Pituitary Gland: Specifics, Functions & Diseases

Edited by Irfan Khan, Sharingknowledge, Jen Moreau

Our body's endocrine system is made up of different glands which produce and secrete hormones necessary to control the activities of various cells and organs of the body. The master gland of our body's endocrine system is known as the pituitary gland. The pituitary gland is known as the master gland because it controls and regularizes multiple other glands present in the human body. The pituitary gland is vital for the reproduction of human body. In the absence of it, not only growth of the body is affected, but different body functions also fail to function properly.

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Location of Pituitary gland

The pituitary gland is present in the middle of the pineal gland and the hypothalamus in the brain of the human body. It is located right behind the bridge of the nose. The pituitary gland is connected to the human brain with the help of thin blood vessels and cell projections of nerve cells. More than 70 percent of the gland's total weight is due to its frontal lobe which is the largest part of the gland.

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Size of Pituitary gland

The pituitary gland varies in its size but is normally very small in size, similar to the size of a small pea. Normally height of this gland varies from 7 �" 12 mm. In females, its size normally increases during pregnancy.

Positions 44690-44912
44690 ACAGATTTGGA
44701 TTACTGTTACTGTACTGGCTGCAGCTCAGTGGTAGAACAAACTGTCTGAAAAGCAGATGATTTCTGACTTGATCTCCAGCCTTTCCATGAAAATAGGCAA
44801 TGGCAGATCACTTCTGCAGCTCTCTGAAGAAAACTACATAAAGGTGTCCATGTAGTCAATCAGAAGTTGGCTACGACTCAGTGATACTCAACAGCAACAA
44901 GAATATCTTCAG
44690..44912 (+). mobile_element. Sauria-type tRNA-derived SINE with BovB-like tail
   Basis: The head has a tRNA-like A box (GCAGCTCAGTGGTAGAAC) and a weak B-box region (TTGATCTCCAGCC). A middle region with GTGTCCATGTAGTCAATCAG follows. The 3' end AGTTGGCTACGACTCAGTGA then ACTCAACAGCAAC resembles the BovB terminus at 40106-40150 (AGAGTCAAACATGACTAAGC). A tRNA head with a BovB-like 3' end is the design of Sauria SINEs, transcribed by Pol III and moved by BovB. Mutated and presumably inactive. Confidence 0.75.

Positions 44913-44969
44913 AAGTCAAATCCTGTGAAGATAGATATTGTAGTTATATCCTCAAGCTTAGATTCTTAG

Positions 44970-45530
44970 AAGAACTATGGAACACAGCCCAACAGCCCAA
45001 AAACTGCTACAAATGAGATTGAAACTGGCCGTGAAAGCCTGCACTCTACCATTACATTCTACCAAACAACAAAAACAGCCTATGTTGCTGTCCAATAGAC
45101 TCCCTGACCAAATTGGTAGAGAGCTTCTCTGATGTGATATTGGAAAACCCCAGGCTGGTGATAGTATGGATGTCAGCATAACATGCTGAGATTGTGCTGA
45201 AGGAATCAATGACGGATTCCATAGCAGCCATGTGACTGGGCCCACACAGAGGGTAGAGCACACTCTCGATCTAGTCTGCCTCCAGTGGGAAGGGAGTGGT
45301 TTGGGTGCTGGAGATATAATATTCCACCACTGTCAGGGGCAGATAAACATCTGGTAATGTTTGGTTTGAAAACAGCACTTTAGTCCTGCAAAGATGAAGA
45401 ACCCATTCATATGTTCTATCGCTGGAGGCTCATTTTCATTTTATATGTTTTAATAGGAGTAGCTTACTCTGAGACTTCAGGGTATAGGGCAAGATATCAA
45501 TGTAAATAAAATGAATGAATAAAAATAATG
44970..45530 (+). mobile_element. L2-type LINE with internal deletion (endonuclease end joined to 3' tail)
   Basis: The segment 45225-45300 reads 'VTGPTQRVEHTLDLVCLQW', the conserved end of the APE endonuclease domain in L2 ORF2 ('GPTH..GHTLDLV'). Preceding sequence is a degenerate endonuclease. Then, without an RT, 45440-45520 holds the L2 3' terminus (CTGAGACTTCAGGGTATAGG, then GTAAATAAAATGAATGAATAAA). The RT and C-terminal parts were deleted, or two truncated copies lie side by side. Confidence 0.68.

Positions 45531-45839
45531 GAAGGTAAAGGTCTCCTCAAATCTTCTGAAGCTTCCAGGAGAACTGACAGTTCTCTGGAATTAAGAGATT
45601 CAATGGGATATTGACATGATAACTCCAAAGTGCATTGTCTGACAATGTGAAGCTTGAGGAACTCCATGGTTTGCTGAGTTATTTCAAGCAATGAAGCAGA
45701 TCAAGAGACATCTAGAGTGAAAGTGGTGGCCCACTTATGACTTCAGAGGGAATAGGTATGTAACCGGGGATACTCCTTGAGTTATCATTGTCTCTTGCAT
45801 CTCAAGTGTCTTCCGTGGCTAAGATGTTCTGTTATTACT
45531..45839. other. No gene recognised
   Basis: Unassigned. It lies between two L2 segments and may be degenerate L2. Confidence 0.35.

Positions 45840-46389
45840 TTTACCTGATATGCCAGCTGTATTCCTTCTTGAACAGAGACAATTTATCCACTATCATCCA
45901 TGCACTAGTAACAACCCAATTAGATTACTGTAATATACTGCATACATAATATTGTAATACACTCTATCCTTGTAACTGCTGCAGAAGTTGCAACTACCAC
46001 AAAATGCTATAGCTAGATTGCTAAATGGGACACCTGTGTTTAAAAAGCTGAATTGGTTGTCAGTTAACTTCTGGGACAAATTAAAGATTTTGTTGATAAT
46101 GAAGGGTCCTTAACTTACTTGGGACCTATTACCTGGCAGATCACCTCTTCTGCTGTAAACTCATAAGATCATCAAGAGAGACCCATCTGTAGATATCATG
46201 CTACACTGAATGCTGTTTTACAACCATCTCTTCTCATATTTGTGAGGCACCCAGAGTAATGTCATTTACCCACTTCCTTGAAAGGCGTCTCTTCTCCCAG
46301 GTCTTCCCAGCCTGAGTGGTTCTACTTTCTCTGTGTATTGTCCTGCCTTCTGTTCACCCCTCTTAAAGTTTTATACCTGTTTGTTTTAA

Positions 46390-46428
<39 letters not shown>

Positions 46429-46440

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Functions of Pituitary gland

The pituitary gland controls and regularizes range of glands including adrenal, thyroid, testicles and ovaries. Although this gland is the controlling master of the aforementioned glands, but it itself gets information and guidelines from the hypothalamus which is responsible for creating the link between the endocrine system and the nervous system.

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We can think of hormones and glands as a part of a communication string in the human body, where pituitary gland gets orders from the hypothalamus. These orders are in the form of hormones which tells the pituitary gland that how much hormones must be sent to the other glands. After that, the pituitary glands pass on this information to the other glands by secreting hormones that tell these glands a number of hormones they need to produce.

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Some other functions of pituitary glands are stated below:

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    Pituitary gland helps in the formation of oxytocin for the female uterus and in the mammary glands
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    Oxytocin triggers contractions during childbirth.
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  2. 2
    It creates vasopressin, which serves as antidiuretic hormone (ADH)
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    This hormone helps to prevent water loss from the body by dropping the output of urine and thus helps the kidneys to re-soak water.
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  3. 3
    It aids in the formation of Beta-melanocyte-stimulating hormone which protects the skin from harmful UV radiations
    .
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  4. 4
    The pituitary gland produces endorphins for the brain
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    These hormones help to relieve the sensations of pain and provoke the feelings of pleasure.